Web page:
Every year we go to the Jan Kjellstrom Orienteering (JK) event, somewhere in the UK. This is our fifth year attending, and it was the 50th anniversary of the competition itself. We enjoy meeting up with our orienteering friends from all over the world at this event. We normally stay as a group in a centrally located area, but this time the events were quite scattered so we decided on a cheap and cheerful hotel stay off one of the motorways.
The first race is an urban sprint. Leeds was the University of choice, and the day was just beautiful. The college is made of of many levels which made the race all the more fun. Sprint is my favourite day.
With a little dread while looking at the weather forecast we travelled back to our tiny room! Of course we were all extra excited as knew we were heading to Michael O’Hares restaurant that night. Nigel had managed to secure a last minute cancellation. That experience deserves its own very special blog.
The Yorkshire dales are everything I remember from reading about so many years ago. I was an avid James Herriot fan, both in the written and TV form, and even though I didn’t have the first clue where it was based, I knew I wanted to go there. We actually travelled through Thirsk to get to Day 2, and I even saw the practice where it “all happened”. We were very lucky to have four wheel drive, as we got to park within shouting distance of the arena. Some poor unfortunates were parked over 3km away!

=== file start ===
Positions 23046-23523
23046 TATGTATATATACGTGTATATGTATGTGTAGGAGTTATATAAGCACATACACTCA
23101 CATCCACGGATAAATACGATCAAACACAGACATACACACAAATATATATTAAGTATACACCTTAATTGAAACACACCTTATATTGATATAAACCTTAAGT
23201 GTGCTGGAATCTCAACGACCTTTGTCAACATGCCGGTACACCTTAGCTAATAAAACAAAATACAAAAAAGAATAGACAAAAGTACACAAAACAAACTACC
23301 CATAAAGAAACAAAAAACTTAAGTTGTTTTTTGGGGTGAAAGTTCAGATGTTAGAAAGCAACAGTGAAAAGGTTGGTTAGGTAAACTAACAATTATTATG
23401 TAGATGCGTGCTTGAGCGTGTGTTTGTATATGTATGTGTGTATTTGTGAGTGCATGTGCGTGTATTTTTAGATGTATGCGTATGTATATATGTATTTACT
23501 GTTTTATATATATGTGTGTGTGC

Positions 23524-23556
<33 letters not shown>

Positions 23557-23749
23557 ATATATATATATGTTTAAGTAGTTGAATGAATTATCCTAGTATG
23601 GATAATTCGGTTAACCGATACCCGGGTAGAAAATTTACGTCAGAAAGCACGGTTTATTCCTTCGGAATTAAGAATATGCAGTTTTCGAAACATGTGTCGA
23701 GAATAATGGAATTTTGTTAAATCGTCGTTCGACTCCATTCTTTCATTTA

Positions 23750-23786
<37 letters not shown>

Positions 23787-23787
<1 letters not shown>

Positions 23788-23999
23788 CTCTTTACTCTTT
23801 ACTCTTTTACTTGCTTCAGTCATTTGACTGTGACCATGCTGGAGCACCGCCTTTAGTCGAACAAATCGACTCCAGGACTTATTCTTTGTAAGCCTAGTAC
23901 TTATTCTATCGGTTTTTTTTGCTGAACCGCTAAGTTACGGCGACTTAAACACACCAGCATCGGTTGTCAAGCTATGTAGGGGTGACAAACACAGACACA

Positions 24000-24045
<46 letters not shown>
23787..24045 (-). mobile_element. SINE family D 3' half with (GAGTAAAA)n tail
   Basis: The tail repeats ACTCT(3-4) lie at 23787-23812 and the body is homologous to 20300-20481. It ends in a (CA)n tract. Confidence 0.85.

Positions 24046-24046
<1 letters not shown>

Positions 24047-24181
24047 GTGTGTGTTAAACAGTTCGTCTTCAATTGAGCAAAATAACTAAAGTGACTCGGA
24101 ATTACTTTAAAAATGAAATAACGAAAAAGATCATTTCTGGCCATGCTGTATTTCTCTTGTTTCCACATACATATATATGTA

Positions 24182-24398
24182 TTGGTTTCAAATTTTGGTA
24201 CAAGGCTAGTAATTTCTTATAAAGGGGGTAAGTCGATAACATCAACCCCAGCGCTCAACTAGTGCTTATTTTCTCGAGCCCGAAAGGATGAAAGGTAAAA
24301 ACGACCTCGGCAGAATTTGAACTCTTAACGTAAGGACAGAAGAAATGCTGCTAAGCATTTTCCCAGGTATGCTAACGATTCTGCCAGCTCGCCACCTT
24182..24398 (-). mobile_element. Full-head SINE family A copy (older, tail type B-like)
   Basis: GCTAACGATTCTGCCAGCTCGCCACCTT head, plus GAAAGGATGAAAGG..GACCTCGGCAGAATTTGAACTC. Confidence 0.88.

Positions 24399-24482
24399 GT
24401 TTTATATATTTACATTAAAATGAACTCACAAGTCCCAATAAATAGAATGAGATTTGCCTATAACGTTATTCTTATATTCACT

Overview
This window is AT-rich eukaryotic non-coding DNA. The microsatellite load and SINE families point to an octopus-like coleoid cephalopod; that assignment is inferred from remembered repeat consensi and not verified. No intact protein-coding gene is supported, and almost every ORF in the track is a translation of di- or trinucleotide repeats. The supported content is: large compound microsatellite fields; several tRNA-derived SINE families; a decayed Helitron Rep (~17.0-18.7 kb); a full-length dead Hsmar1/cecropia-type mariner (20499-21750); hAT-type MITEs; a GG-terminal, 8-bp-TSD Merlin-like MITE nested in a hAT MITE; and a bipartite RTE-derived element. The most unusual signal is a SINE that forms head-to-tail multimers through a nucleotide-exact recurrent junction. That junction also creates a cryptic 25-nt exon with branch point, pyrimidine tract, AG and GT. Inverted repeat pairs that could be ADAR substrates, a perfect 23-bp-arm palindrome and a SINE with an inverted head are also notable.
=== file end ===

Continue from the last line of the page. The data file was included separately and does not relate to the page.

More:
We had early starts and all finished just before Storm Katie hit with a vengeance. It was very wild and bleak, a little like I had imagined from reading the Herriot books all those years ago! We didn’t hang around but headed back. The arena was perched on top of the hill so it was a tad windy and cold at that stage. Normally in JK competitions the walk to the start is nearly longer and more arduous than most of the courses. But this time it was the walk to the finish that- literally finished us off! Wass forest you got the better of me. Until we meet again! Day 3 was nearer to the Lake district. There was an issue with parking so we got the bus from the communal car park, and then had a short walk “UP” to the arena. (As an aside there was a lovely sand arena – dressage letters the works beside it).
This was a slightly longer walk to the start, but not as hilly on the run. I did far better this day, but really took my time (i.e. walked up all the hills) and really felt my orienteering was good. Jords finished ahead of me, and we had just put on our coats when the first of the hail showers hit. Poor Nigel was on the last 1/4 of his course and came back frozen. That’s the biggest downside of having to get a bus, you can’t bring all your stuff, and then noone hangs around cause they’re frozen.
The relay day dawned very cold. So cold we were all very silent as we made our way to the arena. Due to injuries and tired legs, poor Jords was the only one who had to run. But it meant that we were both there for her. The relays are great fun, and it’s good to dissect the previous days with our JK friends.
Jords had a great run as middle leg for her team, so we ended the weekend on a high. Now for a drive through Snowdonia, and a last night in Wales. See you all next year for JK 2017 in England.